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Washington unemployment drops to lowest in six years

Washington unemployment drops to lowest in six years

Thanks to a boost in June, Washington's unemployment numbers have dropped to their lowest levels in six years to 5.8 percent – that's according to the state's Employment Security Department.

Industry sectors saw the largest growth with 2,600 jobs. Retail grew by 2,200, leisure and hospitality by 1,900 and wholesale trade by 1,400. Professional and business services, information, manufacturing, financial services and mining also saw growth in the hundreds.

“After a hiring lull in May, Washington employers really picked up the pace in June,” said Paul Turek, an economist with the department. “The state's economy is picking up momentum and the near term job outlook is good.”

During the one-year period ending in June, Employment Security estimates that employers created 84,700 jobs.

Washington State survey shows job vacancies, hiring on the rise

Washington State survey shows job vacancies, hiring on the rise

A state-sponsored survey of Washington employers shows both hiring and job vacancies increased between fall of 2012 and fall of 2013 and employers say it's taking a lot longer to fill the openings.

The Employment Security Department’s “2013 Fall Job-Vacancy and Hiring Survey Report” estimated job vacancies increased by 23 percent to 86,600 in fall 2013. Estimated hiring rose nearly 10 percent to 209,100.

Employers also reported that vacant positions remained open for more than two months before being filled. That's a striking contrast to the rate of just 19 days in 2012.

The report also shows more than half of the state's job vacancies were in urban areas of Western Washington, accounting for nearly 82 percent of all new hires from July to September last year.

The industry sector with the most job openings was agriculture, forestry, fishing and hunting, and the average estimated hourly wage for $13.69.

Will recreational marijuana supply meet public's demand?

Will recreational marijuana supply meet public's demand?

Recreational marijuana is being grown right now and will hit retail store across Washington in early July but will there be enough to go around?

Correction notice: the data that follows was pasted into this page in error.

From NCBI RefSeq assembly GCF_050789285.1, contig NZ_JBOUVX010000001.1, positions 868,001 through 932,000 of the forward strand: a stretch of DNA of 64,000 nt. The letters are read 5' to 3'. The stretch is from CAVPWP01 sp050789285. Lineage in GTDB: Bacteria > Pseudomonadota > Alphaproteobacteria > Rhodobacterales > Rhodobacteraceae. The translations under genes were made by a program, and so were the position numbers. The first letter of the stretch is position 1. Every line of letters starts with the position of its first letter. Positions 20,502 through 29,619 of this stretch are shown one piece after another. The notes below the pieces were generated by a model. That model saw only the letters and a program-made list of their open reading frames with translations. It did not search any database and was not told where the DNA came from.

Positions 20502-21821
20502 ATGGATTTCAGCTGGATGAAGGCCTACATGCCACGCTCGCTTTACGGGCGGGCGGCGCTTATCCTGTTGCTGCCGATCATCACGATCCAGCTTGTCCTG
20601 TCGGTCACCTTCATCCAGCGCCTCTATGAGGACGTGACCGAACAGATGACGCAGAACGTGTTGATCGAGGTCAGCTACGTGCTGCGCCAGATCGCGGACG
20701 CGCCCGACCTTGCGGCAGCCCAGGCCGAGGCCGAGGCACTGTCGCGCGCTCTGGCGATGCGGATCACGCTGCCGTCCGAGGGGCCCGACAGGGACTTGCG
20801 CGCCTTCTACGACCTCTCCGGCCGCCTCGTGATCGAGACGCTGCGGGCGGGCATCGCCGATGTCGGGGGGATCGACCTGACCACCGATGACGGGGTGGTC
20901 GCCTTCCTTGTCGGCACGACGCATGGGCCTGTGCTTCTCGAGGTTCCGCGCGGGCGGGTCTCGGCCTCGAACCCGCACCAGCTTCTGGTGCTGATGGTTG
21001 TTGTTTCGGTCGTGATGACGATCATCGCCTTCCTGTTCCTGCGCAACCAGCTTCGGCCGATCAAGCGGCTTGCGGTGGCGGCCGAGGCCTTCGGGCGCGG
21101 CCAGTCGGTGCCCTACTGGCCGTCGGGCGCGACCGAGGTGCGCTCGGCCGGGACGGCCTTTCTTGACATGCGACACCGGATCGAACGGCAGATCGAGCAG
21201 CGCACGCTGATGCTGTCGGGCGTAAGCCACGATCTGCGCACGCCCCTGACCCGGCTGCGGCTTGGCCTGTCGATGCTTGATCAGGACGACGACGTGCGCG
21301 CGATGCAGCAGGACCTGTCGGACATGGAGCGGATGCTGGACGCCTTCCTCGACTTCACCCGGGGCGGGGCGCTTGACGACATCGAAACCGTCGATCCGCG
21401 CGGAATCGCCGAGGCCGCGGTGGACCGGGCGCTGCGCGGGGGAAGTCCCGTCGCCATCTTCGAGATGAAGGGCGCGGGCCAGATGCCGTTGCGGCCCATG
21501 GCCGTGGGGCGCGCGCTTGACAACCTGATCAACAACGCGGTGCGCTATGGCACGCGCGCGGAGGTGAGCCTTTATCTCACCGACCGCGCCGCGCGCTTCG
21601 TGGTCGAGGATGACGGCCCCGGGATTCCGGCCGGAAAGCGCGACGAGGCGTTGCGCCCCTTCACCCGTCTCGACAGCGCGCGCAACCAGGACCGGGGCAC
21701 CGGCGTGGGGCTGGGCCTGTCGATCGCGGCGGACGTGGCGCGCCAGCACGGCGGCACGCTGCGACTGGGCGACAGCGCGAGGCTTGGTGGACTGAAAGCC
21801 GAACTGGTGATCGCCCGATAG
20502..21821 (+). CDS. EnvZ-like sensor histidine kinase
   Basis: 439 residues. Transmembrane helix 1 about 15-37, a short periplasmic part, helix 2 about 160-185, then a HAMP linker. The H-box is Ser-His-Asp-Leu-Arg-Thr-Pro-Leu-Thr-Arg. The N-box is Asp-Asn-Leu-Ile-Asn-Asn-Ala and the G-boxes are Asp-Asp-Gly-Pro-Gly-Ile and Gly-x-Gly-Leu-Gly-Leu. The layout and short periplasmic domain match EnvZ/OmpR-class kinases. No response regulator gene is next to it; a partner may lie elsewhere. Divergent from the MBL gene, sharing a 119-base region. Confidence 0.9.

"This strain is called Train Wreck, it's being harvested today," said Scott O'Neil with Pacific Northwest Medical, as he trimmed a 12" long 1/4 lb. marijuana bud.

Right now O'Neil works in the medical marijuana field but in two weeks he'll be on his own.

"And we'll be selling recreational marijuana," O'Neil added.

He hopes his new store will be the first recreational marijuana store to open in Washington; O'Neil Industries, an authorized retailer of Kouchlock.

"We've secured product from a couple of vendors, definitely working on getting more. The product we have right now is probably going to last a couple days," said O'Neil.

O'Neil said some producers are already sold out for the next year and that's weeks before retail stores even open.

That supply will depend on how many growers can get up to speed in the next couple of months. In hopes of building clientele early O'Neil says he's going for as much variety as he can get his hands on.

From Seattle to Clayton, marijuana stores getting ready to open

From Seattle to Clayton, marijuana stores getting ready to open

Each day Washington grows closer to legal marijuana sales and some business owners are now setting up shop as the liquor control board pushes forward with its investigations.

The success of potential pot store Savage THC in Clayton could all depend on traffic. Not trafficking but traffic on Highway 395, which connects Spokane to Canada.

"I'm trying to suck in the Canadian visitors by telling them it's only 138 clicks (kilometers)," owner Scott Dekay said.

Dekay is currently building the infrastructure for his pot business.